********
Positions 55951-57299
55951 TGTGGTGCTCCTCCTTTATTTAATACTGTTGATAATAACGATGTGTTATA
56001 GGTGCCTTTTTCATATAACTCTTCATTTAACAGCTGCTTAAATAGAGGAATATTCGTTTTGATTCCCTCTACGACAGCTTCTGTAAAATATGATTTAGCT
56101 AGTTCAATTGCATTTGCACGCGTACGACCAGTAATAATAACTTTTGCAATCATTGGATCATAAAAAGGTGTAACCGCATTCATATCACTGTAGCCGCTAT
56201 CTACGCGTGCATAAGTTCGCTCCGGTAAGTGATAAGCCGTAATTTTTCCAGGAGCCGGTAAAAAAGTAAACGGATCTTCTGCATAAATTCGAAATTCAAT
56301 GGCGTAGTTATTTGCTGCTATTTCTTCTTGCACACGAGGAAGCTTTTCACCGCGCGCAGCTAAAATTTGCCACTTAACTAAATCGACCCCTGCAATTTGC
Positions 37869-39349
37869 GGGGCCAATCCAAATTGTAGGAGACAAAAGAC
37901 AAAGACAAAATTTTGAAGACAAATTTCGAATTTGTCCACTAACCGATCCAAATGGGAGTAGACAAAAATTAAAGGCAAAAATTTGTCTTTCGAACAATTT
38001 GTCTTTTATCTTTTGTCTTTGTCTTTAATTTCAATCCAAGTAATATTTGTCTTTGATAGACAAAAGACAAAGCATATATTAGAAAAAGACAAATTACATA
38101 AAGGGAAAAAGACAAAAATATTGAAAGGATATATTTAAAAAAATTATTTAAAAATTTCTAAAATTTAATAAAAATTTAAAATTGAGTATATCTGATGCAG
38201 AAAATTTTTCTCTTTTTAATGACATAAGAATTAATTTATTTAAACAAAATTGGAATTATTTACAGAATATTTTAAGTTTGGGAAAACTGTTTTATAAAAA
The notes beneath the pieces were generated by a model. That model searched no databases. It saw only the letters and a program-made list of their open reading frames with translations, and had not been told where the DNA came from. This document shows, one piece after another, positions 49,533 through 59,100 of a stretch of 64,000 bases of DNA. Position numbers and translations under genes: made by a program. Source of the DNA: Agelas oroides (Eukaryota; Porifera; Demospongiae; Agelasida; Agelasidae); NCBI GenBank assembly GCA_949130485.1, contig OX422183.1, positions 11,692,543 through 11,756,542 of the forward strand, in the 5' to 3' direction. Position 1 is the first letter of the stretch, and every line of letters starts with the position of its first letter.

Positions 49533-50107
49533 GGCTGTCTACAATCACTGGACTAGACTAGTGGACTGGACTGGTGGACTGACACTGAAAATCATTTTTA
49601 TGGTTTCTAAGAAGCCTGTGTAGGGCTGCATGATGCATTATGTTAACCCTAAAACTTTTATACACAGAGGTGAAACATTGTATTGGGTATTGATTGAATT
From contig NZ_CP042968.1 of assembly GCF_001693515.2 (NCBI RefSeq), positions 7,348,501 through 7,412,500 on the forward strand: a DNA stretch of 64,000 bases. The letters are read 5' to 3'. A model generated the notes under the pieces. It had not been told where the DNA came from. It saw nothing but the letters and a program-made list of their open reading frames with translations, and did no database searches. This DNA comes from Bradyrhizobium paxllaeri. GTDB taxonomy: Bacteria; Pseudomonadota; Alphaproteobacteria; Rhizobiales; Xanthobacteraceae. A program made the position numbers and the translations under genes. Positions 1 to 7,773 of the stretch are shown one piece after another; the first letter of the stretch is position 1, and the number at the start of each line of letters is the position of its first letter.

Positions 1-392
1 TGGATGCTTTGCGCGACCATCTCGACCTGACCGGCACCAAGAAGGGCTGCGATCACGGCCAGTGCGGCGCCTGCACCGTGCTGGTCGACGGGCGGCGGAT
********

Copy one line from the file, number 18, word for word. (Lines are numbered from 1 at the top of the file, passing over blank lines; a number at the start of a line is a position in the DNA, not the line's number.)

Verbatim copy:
Positions 1-392